Jeffrey Eugenides, the editor of this collection of short stories begins by saying: “I offer this book as a cure for lovesickness and an antidote to adultery. Read these love stories not to confirm the brutal realities of love, but to experience its many variegated, compensatory pleasures.”
He takes the title from the poetry of Catullus, who writes of his mistress’s pet sparrow as a rival for her attention. When the sparrow dies and fortune seems to be going his way, he is really no better off; her grief becomes the new rival.
“There s a sparrow in every story,” Eugenides teases mysteriously. What he means is that in every one of these stories, the nature of love shifts and changes: whether it’s a man giving his lover her first orgasm, a casual affair becoming serious, a marriage turning violent, or a woman surrendering her identity for love and, in the process, losing her lover. Driven by passion, in pursuit of fulfilment, these characters are as often surprised as devastated by love.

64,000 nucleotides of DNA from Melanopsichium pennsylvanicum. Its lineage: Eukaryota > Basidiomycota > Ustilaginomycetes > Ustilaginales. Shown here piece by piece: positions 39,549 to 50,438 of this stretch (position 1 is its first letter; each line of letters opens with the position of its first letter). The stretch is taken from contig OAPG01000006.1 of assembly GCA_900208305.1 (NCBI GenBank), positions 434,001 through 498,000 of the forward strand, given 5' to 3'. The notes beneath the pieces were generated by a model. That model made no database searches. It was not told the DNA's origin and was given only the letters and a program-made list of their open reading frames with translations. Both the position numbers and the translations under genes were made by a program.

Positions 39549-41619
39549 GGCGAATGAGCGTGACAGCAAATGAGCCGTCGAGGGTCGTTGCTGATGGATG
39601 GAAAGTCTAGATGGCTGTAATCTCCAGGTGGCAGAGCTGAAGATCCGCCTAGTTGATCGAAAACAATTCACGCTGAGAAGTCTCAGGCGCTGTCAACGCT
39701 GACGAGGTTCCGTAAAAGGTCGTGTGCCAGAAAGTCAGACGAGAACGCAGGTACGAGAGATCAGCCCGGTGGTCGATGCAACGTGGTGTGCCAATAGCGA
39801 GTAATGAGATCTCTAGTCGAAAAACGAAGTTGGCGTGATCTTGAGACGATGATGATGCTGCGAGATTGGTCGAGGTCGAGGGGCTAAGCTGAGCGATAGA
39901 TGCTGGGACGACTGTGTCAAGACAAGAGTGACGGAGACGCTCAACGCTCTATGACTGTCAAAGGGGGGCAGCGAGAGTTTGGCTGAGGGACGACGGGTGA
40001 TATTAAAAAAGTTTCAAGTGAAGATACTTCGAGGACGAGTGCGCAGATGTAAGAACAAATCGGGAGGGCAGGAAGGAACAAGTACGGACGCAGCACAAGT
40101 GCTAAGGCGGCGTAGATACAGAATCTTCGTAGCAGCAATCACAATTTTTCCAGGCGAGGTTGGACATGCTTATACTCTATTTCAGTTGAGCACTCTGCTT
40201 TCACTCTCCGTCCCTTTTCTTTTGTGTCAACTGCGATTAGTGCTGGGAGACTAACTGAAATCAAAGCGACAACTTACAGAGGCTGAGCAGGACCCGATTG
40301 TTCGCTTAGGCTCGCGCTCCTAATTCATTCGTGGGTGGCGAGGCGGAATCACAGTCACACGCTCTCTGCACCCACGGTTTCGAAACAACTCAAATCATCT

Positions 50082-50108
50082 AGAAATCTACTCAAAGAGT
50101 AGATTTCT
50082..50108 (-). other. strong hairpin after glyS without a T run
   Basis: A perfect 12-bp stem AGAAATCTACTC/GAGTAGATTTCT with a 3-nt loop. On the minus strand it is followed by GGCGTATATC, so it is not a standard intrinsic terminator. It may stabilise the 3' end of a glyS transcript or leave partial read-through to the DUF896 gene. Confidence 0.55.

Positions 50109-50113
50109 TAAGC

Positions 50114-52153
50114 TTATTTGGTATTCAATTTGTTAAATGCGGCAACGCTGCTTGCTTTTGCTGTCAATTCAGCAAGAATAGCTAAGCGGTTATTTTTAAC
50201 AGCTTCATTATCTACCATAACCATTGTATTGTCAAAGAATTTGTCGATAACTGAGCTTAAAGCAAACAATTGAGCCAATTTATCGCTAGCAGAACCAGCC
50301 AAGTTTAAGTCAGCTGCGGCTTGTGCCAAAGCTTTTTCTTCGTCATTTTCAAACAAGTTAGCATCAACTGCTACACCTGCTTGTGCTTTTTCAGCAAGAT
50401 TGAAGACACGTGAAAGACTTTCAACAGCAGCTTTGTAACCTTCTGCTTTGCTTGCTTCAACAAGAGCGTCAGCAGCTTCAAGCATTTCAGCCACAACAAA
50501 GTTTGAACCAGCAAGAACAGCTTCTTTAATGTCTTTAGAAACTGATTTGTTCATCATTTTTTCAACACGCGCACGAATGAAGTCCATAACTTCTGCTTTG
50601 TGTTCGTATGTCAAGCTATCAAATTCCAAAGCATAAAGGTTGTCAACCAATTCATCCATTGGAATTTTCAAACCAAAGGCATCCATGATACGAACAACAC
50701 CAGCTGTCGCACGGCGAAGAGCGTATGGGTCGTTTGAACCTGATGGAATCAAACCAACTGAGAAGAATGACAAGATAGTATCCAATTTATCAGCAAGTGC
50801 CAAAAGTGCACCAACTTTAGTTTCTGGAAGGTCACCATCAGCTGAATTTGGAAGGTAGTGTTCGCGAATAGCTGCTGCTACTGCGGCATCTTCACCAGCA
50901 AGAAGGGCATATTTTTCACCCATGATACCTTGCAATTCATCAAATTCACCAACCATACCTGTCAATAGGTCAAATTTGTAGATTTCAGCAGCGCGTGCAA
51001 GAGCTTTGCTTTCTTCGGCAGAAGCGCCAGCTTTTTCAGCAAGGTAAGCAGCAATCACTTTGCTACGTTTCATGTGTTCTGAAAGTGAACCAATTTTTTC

The finest short story writers are included: Chekhov, Nabokov, Babel, Faulkner, Kundera, Brodkey, Munro. Each approaches the theme of love uniquely, and yet the stories have something in common: their characters “seek a paradise that recedes endlessly before them”.
My Mistress’s Sparrow is Dead: Great Love Stories from Chekhov to Munro, Jeffrey Eugenides, HarperCollins.
Review first published in The Courier-Mail in 2008.
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